by Gary Snyder

Finally floating in cool water
red sun ball sinking 
through a smoky dusty haze

rumble of bigrigs,
constant buzz of cars on the 5;
at the pool of Motel 6
in Buttonwillow,
south end of the giant valley,
ghost of ancient Lake Tulare

sunset      splash.


“Day’s Driving Done” appears in DANGER ON PEAKS, poems by Gary Snyder (Shoemaker Hoard Publishing, 2004). In the photo above, Gary Snyder reads from the collection.

Here’s the book description from

As a Pulitzer Prize-winning poet, bioregional activist, Zen Buddhist, and reluctant counterculture guru, Gary Snyder has been a major artistic force in America for over five decades, extending far beyond the Beat poems that first brought his work into the public eye.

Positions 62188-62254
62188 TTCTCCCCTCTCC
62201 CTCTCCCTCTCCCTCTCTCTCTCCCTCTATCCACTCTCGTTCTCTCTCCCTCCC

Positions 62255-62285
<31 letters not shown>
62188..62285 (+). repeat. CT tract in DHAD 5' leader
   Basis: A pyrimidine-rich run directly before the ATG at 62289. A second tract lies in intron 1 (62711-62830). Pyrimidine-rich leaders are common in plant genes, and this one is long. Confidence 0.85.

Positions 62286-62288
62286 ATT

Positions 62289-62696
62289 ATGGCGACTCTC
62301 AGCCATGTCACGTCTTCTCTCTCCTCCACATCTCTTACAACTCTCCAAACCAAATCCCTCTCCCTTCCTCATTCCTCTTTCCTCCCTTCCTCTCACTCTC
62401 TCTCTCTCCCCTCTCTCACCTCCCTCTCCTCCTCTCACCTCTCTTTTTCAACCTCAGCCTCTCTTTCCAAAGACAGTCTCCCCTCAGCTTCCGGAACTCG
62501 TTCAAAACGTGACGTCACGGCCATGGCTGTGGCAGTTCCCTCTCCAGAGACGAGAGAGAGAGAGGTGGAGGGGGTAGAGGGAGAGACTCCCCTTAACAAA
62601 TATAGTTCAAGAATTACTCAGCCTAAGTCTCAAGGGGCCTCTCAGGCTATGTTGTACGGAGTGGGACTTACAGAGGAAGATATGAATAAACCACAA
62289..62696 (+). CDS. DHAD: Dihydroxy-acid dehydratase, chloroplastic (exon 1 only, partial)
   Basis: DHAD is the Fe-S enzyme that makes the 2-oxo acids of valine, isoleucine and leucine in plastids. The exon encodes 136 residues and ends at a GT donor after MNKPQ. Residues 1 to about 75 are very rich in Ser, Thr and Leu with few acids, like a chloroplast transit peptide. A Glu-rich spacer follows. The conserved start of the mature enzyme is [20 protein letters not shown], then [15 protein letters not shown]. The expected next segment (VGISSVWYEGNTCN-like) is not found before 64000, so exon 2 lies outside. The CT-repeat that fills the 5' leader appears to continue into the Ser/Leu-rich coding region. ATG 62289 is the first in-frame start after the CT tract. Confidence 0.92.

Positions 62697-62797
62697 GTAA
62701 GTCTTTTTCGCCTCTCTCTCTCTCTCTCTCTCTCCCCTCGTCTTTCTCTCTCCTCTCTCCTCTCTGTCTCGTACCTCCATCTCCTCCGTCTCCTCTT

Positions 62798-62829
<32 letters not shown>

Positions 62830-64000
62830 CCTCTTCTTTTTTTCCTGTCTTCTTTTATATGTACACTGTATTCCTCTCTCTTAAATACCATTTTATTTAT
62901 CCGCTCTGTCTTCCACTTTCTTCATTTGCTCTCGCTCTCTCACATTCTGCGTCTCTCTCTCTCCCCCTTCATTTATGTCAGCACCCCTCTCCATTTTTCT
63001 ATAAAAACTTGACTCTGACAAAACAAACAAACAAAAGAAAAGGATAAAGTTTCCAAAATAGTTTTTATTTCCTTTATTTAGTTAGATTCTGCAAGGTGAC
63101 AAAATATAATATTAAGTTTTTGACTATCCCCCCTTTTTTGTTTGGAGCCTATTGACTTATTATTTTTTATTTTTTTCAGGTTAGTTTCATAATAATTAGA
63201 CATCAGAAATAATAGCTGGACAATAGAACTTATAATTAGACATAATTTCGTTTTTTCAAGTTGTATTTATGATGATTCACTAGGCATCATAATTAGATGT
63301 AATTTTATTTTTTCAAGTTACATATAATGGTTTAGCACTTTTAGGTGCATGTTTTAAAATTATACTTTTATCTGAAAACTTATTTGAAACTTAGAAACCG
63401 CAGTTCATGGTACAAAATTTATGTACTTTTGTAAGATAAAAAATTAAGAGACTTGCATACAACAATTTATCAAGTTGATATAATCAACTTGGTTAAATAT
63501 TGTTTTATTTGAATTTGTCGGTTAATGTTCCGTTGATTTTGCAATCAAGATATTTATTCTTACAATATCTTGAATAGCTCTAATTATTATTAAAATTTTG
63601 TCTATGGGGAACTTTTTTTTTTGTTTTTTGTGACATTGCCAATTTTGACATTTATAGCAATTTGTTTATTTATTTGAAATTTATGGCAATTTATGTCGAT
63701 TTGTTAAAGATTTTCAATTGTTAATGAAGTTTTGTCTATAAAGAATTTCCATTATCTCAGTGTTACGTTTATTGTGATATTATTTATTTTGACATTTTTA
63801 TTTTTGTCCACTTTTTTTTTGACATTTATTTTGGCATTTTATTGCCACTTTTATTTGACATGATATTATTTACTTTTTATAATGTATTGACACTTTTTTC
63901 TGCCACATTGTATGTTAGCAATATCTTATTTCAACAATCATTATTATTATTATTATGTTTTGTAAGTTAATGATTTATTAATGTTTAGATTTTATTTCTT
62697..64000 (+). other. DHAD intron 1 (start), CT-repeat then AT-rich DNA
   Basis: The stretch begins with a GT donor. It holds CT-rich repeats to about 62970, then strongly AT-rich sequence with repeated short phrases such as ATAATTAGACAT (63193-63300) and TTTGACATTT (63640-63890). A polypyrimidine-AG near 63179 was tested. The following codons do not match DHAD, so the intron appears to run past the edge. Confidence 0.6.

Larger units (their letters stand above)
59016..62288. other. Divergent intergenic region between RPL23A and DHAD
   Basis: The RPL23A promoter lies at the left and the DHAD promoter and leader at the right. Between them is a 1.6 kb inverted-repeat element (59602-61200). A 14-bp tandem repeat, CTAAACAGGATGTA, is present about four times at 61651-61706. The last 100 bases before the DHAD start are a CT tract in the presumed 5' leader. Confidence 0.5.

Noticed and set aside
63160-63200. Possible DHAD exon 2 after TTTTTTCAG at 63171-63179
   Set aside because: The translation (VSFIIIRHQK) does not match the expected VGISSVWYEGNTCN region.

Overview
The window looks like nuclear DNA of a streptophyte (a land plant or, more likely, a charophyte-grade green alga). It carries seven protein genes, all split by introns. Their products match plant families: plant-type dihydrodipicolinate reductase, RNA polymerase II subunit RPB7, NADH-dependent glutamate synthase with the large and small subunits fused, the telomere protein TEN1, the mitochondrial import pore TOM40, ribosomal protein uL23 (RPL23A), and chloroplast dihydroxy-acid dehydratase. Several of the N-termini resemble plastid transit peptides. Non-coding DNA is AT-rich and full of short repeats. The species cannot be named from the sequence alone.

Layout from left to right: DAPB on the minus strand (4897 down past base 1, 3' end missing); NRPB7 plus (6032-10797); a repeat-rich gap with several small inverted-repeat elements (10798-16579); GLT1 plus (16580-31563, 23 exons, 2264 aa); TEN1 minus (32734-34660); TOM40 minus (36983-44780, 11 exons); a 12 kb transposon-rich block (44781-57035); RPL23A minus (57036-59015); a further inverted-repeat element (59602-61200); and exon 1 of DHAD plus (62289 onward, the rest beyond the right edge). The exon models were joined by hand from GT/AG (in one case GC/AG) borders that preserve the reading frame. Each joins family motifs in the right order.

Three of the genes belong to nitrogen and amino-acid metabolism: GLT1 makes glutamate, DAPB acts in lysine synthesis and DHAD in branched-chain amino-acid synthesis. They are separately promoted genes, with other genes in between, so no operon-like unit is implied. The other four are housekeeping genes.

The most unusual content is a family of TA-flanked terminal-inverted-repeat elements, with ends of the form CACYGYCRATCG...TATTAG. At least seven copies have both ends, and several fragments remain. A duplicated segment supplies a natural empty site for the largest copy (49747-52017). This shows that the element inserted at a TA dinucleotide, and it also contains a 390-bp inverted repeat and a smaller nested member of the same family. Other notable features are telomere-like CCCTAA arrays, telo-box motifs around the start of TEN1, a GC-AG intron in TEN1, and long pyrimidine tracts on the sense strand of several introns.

Danger on Peaks begins with poems about Snyder’s first ascent of Mount St. Helens in 1945 and his learning that atomic bombs had been dropped on Hiroshima and Nagasaki on the morning of his descent. Containing work in a surprising variety of styles, creating an arc-shaped trail from these earliest climbs to what the poet calls poems “of intimate, immediate life, gossip and insight,” Danger on Peaks is Snyder’s most personal work ever.

Born on May 8 1930, Gary Snyder turns 83 today — and we’d like to wish this superb poet a very happy birthday.